JUSTICE GINSBURG: Yes, the ruling about that surprised me. [Harris v. McRae — in 1980 the court upheld the Hyde Amendment, which forbids the use of Medicaid for abortions.] Frankly I had thought that at the time Roe was decided, there was concern about population growth and particularly growth in populations that we don’t want to have too many of. So that Roe was going to be then set up for Medicaid funding for abortion. Which some people felt would risk coercing women into having abortions when they didn’t really want them. But when the court decided McRae, the case came out the other way. And then I realized that my perception of it had been altogether wrong.

George Grant said...

Eric: The problem is that Ginsburg uses the pronoun "we" in her statement about limiting unwanted people: "populations that we don't want to have to many of." As Melinda Hennenberger points out, "no one says we when expressing a viewpoint they find repugnant." See her helpful analysis at AOL's Politics Daily.

Besides, acknowledging the connection between high profile abortion advocates like Ginsburg and Eugenic racism is not exactly a novel notion. As Elizabeth Lev wrote in a Politics Daily piece in May, "Abortion rights and eugenics go back a ways."

Eric Sidler said...

Although Melinda Hennenberger may never use "we" when "expressing a viewpoint [she] find[s] repugnant," many people, including myself, have and do. The fact that this was an interview, and not a written statement, provides further reason to give Ginsburg the benefit of the doubt. If, by this statement, she was referring to her own personal view, then it wouldn't make sense for her to admit, in the last sentence of the above excerpt, that her perception of that was wrong.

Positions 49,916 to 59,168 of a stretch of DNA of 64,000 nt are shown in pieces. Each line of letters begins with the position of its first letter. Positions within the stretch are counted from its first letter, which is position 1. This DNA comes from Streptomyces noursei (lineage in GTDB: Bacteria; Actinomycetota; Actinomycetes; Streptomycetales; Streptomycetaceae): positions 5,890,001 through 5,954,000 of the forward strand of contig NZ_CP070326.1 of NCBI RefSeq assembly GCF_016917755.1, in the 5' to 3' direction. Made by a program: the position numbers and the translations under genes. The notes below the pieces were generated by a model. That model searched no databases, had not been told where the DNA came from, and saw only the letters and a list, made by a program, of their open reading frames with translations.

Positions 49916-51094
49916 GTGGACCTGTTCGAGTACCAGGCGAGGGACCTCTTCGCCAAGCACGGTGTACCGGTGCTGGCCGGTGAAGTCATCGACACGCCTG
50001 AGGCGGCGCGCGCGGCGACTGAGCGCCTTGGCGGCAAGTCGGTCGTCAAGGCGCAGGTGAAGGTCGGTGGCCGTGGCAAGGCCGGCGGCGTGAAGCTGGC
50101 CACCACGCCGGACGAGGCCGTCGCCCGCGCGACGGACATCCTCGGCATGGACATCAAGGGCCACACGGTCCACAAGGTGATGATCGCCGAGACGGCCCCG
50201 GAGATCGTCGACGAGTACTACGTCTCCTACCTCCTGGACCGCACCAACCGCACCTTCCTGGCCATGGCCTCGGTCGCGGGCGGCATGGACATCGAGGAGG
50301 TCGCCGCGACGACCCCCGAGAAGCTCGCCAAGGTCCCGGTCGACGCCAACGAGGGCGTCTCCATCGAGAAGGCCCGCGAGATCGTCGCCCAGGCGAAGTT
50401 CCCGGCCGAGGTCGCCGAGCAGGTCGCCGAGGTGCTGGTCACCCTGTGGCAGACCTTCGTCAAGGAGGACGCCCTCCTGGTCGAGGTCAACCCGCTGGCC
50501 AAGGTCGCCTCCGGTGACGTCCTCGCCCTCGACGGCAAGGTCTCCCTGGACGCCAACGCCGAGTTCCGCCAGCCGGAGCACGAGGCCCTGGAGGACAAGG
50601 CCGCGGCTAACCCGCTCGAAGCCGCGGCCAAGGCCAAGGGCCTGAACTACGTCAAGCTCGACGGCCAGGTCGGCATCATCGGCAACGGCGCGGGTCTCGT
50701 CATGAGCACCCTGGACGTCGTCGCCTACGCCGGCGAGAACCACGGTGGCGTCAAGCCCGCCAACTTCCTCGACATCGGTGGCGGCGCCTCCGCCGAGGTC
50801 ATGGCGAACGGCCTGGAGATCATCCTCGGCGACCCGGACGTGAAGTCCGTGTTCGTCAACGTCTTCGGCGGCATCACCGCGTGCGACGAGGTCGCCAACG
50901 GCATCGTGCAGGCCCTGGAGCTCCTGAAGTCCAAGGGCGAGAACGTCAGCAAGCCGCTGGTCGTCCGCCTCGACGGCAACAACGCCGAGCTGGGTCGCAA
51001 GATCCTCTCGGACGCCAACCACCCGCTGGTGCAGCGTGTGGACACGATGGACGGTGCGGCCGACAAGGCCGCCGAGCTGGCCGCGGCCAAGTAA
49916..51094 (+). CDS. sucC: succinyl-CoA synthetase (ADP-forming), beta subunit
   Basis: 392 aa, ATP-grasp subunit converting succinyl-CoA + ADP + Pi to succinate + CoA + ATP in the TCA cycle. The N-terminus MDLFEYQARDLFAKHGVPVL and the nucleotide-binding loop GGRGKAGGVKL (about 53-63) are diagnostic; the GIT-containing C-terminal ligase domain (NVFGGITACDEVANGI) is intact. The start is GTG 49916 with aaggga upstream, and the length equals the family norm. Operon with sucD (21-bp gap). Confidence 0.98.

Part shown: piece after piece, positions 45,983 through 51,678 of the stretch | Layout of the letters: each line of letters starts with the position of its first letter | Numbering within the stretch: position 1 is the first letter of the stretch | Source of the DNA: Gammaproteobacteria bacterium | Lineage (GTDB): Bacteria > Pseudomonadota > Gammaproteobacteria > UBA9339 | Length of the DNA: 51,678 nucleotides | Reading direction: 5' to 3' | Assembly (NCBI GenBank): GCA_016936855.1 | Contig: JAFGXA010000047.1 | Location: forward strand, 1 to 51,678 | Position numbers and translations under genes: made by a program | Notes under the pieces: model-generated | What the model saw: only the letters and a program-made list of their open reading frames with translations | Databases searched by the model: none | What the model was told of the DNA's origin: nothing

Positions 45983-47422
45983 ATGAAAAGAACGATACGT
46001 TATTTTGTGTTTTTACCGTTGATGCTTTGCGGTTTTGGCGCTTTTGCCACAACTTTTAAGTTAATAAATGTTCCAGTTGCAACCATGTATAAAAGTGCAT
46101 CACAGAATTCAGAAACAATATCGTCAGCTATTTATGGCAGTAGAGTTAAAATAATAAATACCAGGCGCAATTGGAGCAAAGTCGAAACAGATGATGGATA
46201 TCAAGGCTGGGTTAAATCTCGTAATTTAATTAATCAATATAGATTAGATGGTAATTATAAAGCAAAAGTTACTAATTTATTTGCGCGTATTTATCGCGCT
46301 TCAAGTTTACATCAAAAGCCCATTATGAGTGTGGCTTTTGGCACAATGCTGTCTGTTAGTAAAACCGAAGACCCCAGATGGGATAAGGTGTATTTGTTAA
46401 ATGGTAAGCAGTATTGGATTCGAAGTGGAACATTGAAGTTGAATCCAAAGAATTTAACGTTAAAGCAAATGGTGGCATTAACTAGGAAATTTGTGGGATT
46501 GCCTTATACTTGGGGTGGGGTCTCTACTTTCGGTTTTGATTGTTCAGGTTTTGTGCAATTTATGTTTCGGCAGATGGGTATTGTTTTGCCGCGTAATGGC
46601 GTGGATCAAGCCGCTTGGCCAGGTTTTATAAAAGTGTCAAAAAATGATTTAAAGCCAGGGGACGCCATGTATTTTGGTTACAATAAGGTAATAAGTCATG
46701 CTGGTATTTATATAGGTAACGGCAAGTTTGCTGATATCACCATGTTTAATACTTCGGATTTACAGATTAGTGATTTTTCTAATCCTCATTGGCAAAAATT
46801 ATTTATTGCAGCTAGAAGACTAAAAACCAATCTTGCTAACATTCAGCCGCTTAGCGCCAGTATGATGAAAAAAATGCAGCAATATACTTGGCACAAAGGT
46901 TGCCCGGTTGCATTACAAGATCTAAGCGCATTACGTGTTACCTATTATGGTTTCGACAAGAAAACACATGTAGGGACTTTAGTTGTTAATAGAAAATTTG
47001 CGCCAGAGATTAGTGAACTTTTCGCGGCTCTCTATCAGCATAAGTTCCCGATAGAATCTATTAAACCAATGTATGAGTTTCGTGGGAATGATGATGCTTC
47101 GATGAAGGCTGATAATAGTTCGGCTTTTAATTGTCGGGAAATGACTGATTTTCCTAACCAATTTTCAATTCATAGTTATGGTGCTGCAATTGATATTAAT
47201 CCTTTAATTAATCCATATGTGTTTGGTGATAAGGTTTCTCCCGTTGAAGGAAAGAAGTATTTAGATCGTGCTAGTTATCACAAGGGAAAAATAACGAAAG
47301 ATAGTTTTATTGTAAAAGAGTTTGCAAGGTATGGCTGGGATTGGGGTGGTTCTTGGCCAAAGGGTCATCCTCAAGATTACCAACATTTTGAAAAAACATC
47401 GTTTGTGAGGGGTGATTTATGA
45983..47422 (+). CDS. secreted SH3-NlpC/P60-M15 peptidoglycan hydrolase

Finally, that the link between abortion and eugenics is "not exactly a novel notion" does make it a correct notion as applied to Justice Ginsburg. Just as not all pro-lifers murder abortion providers or blow up clinics, not all abortion advocates are supporters of eugenics.

I say all this as someone who is opposed to abortion, but also as someone who desires fair-minded discourse. Thanks for listening.

George Grant said...

Eric: The whole history of Ginsburg's jurisprudence demonstrates a close connection with the philosophy of Planned Parenthood, Margaret Sanger, and Eugenics. This one off-hand statement is hardly the only time she has demonstrated antipathy to those "populations that," she says, "we don't want to have many of."

The benefit of the doubt must be extended when we have little or no evidence otherwise--in Ginsburg's case we have a lifetime of extreme Leftist views in close concert with the worst of Modernist ideology. A "fair-minded discourse" cannot help but note this awful reality.

So, it is not at all inapt to assert that Ginsburg's "shocking, creepy, scandalous, and brazen" remarks to the Times are very much in character with her philosophy--and with the pro-abortion establishment now running our nation's civil sphere.

Allison said...

It is amazing to me, and not just a little disconcerting, that in recent months American current events have drawn numerous comments, and even warnings, from other countries. If I didn't believe in God's sovereignty, I'd require a straight jacket by now. The greatest challenge for me is knowing how to practically work out the Micah mandate, engaging our culture, with so many issues needing attention all at once.